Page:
In my last blog, I wrote about VWs limited assurance report on its latest sustainability report. I think limited assurance makes sense for sustainability reports after a high level of assurance has occurred. In VW’s case, this high level of assurance never had occurred.

How do we get companies to have their sustainability reports assured at a higher level? I suggest that high level assurance be done every other year with limited assurance to be performed in the years in between. This idea has some parallels to financial statement audits.

Every year public companies publish full financial statements, which are audited once a year. In an audit, considerable testing is performed on the systems that provide the data and the data itself. This testing includes gathering corroborative evidence such as checking calculations, obtaining third party confirmations, inspecting assets, and comparing valuations to external markets.

In the accounting profession, a “review” engagement of financial information is limited assurance and is often done in the interim period between the publication of full financial statements. In the interim period, companies issue financial information but not complete statements. During a review engagement, testing or other corroborative procedures are not done; instead, the auditors make inquiries and flag and research inconsistencies. After these limited procedures, the auditors state that they are not aware of any “material” modifications that should be made to the  interim financial information for it to be in accordance with the relevant accounting principles. “Material” means it is big enough that it would affect your decisions about the company.

To illustrate, this is an example schedule for audits and reviews.

  • Audit, big deal done every year
    • Review, first quarter
    • Review, second quarter
    • Review, third quarter
  • And back to the audit

When these review engagements are done between audits, there is in essence an audit benchmark. During the audit, the data systems and controls have been evaluated; extensive testing has been done. The audit provides reasonable assurance that the information is not misstated in a major way due to errors or fraud. Limited assurance can be done in between audits because the audited financial statements serve as a benchmark upon which to assess subsequent financial information.

This could work for sustainability reports where limited assurance (review engagement) occurs between high level assurance. The costs would be less than doing a high level of assurance every year. As demand for assurance on sustainability reports increases, this would be an important step in achieving higher level assurance.

Assurance Readiness Review, Sustainability Reporting

VW and Assurance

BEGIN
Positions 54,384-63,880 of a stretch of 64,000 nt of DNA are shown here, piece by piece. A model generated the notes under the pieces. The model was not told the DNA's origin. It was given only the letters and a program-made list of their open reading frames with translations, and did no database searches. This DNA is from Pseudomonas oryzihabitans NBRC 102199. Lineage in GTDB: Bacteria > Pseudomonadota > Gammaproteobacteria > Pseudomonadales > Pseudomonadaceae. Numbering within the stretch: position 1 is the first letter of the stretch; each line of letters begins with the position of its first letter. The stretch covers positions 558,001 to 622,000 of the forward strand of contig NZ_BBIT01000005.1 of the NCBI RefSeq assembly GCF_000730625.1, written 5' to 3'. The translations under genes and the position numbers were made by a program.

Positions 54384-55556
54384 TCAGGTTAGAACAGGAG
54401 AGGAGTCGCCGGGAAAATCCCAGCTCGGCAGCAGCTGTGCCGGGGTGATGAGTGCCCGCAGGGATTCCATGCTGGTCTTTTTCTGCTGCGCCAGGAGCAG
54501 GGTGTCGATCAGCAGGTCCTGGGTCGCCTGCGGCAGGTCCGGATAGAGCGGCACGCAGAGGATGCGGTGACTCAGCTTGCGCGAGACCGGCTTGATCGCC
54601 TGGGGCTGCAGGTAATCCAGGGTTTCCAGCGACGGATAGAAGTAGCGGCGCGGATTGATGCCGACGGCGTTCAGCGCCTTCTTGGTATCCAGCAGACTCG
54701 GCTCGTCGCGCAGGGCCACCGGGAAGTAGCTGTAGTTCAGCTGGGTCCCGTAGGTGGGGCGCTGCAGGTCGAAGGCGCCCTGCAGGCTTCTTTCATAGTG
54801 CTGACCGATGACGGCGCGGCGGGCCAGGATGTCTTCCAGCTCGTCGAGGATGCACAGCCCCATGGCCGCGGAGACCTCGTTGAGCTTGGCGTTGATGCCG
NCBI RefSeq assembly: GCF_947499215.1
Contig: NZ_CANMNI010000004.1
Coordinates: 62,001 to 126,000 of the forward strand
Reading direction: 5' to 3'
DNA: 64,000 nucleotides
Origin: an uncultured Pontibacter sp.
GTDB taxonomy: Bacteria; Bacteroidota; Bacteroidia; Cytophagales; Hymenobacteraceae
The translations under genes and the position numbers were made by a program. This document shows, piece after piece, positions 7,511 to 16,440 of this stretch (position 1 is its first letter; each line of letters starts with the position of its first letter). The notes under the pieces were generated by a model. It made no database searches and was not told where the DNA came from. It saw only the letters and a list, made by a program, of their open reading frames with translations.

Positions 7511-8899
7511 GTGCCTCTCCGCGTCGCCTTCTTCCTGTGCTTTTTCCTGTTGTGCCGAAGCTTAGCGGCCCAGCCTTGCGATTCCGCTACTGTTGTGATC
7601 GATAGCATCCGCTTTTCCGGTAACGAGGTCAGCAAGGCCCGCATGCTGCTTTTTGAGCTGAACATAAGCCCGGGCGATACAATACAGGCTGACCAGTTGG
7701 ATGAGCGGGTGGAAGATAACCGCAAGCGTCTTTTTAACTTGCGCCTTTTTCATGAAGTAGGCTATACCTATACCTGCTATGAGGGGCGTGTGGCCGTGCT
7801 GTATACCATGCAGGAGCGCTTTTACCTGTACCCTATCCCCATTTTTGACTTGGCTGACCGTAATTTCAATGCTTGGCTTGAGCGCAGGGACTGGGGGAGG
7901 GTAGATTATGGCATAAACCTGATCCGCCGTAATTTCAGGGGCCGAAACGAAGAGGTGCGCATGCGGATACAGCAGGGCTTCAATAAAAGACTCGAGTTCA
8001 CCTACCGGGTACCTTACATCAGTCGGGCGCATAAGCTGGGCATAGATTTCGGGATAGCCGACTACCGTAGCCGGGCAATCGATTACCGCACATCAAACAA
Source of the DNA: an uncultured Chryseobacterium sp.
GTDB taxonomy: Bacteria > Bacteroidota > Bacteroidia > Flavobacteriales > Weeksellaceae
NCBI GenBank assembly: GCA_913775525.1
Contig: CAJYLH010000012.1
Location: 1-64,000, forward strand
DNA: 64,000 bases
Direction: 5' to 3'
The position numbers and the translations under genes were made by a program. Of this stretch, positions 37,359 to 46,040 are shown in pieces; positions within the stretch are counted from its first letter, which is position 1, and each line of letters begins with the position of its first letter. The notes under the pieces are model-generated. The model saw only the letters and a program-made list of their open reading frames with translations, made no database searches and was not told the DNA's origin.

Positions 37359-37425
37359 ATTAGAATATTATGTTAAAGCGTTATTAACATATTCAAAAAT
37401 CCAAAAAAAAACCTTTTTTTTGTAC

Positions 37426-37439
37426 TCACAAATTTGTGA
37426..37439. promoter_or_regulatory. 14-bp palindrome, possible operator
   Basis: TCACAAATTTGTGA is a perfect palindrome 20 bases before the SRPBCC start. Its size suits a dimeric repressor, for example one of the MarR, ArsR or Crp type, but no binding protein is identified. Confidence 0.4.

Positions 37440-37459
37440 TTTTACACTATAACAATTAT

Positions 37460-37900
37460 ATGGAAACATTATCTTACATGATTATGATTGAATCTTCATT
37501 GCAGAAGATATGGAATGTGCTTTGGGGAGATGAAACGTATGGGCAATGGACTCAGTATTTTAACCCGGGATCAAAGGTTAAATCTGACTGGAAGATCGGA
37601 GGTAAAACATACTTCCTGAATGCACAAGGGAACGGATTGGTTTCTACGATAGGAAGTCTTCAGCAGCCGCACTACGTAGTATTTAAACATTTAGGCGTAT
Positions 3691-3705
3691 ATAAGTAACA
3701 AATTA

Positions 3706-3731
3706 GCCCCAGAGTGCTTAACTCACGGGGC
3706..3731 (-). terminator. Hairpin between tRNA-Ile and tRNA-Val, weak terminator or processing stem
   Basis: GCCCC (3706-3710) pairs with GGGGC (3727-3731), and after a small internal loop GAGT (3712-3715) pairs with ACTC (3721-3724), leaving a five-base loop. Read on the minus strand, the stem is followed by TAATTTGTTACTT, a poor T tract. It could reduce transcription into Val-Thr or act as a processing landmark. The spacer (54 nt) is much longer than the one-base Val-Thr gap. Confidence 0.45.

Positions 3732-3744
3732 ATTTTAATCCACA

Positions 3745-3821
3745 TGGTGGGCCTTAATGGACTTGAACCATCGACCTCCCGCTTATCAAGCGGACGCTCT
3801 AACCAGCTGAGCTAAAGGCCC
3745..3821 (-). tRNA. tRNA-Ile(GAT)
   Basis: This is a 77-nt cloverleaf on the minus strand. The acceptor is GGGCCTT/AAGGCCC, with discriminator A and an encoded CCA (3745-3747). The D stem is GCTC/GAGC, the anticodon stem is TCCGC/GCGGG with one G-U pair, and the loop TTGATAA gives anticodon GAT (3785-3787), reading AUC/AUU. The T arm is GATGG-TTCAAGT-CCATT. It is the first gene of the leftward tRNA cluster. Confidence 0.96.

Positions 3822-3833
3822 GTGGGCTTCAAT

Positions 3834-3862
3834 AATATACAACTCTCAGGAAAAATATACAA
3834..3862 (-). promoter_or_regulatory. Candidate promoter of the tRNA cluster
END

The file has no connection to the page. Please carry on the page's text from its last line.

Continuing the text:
Better Assurance = Fewer Injuries Photo: Michael J White
Better Assurance = Fewer Injuries
Photo: Michael J White

VW cheated and harmed us all. Some of us are more harmed than others. If you own stock, you have seen your net worth decline. If you own one of the affected cars, your troubles are just beginning. If you work for VW, your job may be jeopardy. If you live on the planet, your air is  more polluted.

VW’s story is one of fraud, but why is it so troubling? All frauds are troubling, but VW’s lies seem particularly egregious. VW cast itself as a sustainable company. In their 2014 sustainability report, the company declared the following:

“For the Volkswagen Group, sustainability means that we conduct our business activities on a responsible and long-term basis and do not seek short-term success at the expense of others.”

In the report, they also listed the environmental performance of their specific car models. Many people believed them. In 2014, CDP put VW in its Climate Performance Leadership Index  and in 2015, the Dow Jones Sustainability Index (DJSI) listed VW as the most sustainable automaker. (It has since been delisted by the DJSI.)

Could the fraud have been prevented or detected earlier? Perhaps. I contend that assurance of sustainability reports could make a difference. In audits of financial statements, the auditor’s opinion states whether reasonable assurance has been obtained that the financial statements as a whole are free from material misstatement, whether due to fraud or error. Following professional auditing standards, auditors obtain this reasonable assurance from substantial testing of data systems and underlying information.

Audits do not provide absolute assurance; nothing can. Frauds will occur and have always occurred. Detecting fraud is difficult when multiple people collude to hide it. We can make it harder for them to do.

Was VW’s sustainability report assured? Yes, but it was a “review” or  “limited” assurance. What does limited assurance mean? The procedures were limited to inquiring of key personnel, understanding the company structure, documenting systems, visiting sites, performing data comparisons, and examining internal and external documents. Limited assurance is just that, limited.

If we are going to depend on the information in sustainability reports, we need more than limited assurance. We need “reasonable assurance.” This can be done using procedures similar to that of an audit of financial statements. Will this cost money? Sure, but the fallout from fraud is much more costly for all of us: company, employees, customers, suppliers, and the environment.